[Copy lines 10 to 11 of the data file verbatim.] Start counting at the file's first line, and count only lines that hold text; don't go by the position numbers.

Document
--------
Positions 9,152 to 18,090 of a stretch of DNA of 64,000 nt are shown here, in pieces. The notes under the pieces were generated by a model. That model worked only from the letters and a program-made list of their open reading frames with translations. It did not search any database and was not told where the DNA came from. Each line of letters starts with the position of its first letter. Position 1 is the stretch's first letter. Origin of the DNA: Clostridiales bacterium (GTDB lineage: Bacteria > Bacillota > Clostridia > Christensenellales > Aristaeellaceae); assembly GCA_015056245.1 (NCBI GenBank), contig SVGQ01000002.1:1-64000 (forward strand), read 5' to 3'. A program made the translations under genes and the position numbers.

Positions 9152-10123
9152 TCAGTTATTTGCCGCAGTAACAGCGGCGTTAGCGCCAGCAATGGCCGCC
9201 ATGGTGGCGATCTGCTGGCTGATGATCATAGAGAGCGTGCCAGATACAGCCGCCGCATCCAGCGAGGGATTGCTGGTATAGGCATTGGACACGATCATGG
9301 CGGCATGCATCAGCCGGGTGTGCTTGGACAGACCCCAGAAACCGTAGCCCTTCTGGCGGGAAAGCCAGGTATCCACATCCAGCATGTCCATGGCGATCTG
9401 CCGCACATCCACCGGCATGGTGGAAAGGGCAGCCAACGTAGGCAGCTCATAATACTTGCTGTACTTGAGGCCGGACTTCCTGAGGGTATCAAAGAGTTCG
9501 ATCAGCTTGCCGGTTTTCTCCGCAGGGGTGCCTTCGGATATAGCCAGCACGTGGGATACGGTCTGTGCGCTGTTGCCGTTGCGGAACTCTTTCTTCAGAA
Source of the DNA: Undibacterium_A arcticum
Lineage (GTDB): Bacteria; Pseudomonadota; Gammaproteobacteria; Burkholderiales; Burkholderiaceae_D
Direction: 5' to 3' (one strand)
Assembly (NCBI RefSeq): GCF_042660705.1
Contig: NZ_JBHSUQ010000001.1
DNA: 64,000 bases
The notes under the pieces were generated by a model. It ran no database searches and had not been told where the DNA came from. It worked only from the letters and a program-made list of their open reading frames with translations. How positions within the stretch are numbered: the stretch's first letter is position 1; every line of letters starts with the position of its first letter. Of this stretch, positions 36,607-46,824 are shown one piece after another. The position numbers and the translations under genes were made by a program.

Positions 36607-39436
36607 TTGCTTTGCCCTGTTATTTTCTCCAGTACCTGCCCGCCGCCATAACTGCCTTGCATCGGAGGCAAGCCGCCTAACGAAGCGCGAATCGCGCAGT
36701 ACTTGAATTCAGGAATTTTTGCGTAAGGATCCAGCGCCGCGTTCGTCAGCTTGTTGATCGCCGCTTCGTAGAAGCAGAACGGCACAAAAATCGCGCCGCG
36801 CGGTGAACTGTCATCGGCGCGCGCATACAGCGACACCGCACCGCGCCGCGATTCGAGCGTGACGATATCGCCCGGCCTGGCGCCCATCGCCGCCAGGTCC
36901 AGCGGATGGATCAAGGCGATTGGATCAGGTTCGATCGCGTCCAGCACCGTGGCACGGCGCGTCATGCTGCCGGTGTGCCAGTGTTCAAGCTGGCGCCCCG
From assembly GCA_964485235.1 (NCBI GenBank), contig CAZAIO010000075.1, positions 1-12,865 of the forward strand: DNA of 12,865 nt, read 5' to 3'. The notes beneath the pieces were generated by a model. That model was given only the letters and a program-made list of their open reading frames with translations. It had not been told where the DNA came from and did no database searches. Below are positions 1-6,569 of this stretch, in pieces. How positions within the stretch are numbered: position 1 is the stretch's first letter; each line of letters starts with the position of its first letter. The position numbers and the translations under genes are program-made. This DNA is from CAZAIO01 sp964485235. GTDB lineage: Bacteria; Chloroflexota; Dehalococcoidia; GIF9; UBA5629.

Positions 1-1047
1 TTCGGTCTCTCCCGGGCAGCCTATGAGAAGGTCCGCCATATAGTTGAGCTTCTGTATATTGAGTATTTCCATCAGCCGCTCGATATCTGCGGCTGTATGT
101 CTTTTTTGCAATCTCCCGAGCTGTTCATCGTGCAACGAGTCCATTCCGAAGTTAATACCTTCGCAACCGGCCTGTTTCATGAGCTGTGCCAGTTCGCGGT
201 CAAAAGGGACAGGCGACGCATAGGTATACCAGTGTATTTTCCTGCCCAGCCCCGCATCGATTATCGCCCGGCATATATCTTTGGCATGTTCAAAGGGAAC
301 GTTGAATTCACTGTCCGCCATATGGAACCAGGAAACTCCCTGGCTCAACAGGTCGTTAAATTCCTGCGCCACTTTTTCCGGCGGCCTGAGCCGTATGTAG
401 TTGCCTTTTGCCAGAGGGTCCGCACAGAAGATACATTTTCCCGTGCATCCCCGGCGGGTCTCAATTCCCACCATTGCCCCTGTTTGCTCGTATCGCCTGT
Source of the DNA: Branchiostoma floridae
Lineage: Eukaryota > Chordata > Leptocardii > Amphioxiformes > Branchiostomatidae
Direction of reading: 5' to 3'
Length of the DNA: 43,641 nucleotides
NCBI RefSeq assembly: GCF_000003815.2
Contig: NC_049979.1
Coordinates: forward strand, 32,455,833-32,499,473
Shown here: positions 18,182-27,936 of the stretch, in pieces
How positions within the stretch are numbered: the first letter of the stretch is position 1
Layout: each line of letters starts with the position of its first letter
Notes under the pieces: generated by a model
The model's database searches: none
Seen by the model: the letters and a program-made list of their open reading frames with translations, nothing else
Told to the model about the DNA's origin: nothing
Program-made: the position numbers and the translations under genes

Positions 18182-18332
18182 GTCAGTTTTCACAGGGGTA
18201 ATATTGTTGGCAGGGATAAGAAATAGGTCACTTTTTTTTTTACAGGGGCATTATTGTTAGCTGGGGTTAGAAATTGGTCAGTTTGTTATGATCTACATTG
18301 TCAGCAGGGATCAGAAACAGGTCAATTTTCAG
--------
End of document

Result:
Direction: 5' to 3' (one strand)
Assembly (NCBI RefSeq): GCF_042660705.1